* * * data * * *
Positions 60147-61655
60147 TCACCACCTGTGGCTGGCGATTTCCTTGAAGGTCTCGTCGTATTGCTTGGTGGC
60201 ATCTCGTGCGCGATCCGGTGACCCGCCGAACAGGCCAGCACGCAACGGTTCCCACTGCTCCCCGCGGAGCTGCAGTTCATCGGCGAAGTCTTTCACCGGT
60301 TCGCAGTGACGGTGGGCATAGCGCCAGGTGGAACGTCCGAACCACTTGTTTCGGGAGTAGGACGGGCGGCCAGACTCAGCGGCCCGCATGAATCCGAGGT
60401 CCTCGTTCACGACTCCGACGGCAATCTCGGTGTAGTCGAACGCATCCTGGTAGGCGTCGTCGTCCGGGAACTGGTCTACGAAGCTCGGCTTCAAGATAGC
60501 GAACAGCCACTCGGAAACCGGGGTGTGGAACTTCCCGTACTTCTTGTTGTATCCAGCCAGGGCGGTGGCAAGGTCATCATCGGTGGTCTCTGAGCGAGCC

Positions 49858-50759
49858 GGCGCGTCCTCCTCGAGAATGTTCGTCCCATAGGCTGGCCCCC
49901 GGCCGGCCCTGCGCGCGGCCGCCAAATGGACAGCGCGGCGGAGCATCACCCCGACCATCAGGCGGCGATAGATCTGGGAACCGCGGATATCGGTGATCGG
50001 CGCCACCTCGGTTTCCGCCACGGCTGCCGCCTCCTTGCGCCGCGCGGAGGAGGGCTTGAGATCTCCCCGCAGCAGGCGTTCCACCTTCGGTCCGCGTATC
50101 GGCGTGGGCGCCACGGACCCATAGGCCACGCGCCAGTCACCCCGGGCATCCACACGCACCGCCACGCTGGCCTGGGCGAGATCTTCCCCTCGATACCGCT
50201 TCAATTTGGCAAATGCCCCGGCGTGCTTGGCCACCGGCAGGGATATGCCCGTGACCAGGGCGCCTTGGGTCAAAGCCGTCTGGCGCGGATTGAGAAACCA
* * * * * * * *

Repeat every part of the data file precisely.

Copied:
Positions 60147-61655
60147 TCACCACCTGTGGCTGGCGATTTCCTTGAAGGTCTCGTCGTATTGCTTGGTGGC
60201 ATCTCGTGCGCGATCCGGTGACCCGCCGAACAGGCCAGCACGCAACGGTTCCCACTGCTCCCCGCGGAGCTGCAGTTCATCGGCGAAGTCTTTCACCGGT
60301 TCGCAGTGACGGTGGGCATAGCGCCAGGTGGAACGTCCGAACCACTTGTTTCGGGAGTAGGACGGGCGGCCAGACTCAGCGGCCCGCATGAATCCGAGGT
60401 CCTCGTTCACGACTCCGACGGCAATCTCGGTGTAGTCGAACGCATCCTGGTAGGCGTCGTCGTCCGGGAACTGGTCTACGAAGCTCGGCTTCAAGATAGC
60501 GAACAGCCACTCGGAAACCGGGGTGTGGAACTTCCCGTACTTCTTGTTGTATCCAGCCAGGGCGGTGGCAAGGTCATCATCGGTGGTCTCTGAGCGAGCC

Positions 49858-50759
49858 GGCGCGTCCTCCTCGAGAATGTTCGTCCCATAGGCTGGCCCCC
49901 GGCCGGCCCTGCGCGCGGCCGCCAAATGGACAGCGCGGCGGAGCATCACCCCGACCATCAGGCGGCGATAGATCTGGGAACCGCGGATATCGGTGATCGG
50001 CGCCACCTCGGTTTCCGCCACGGCTGCCGCCTCCTTGCGCCGCGCGGAGGAGGGCTTGAGATCTCCCCGCAGCAGGCGTTCCACCTTCGGTCCGCGTATC
50101 GGCGTGGGCGCCACGGACCCATAGGCCACGCGCCAGTCACCCCGGGCATCCACACGCACCGCCACGCTGGCCTGGGCGAGATCTTCCCCTCGATACCGCT
50201 TCAATTTGGCAAATGCCCCGGCGTGCTTGGCCACCGGCAGGGATATGCCCGTGACCAGGGCGCCTTGGGTCAAAGCCGTCTGGCGCGGATTGAGAAACCA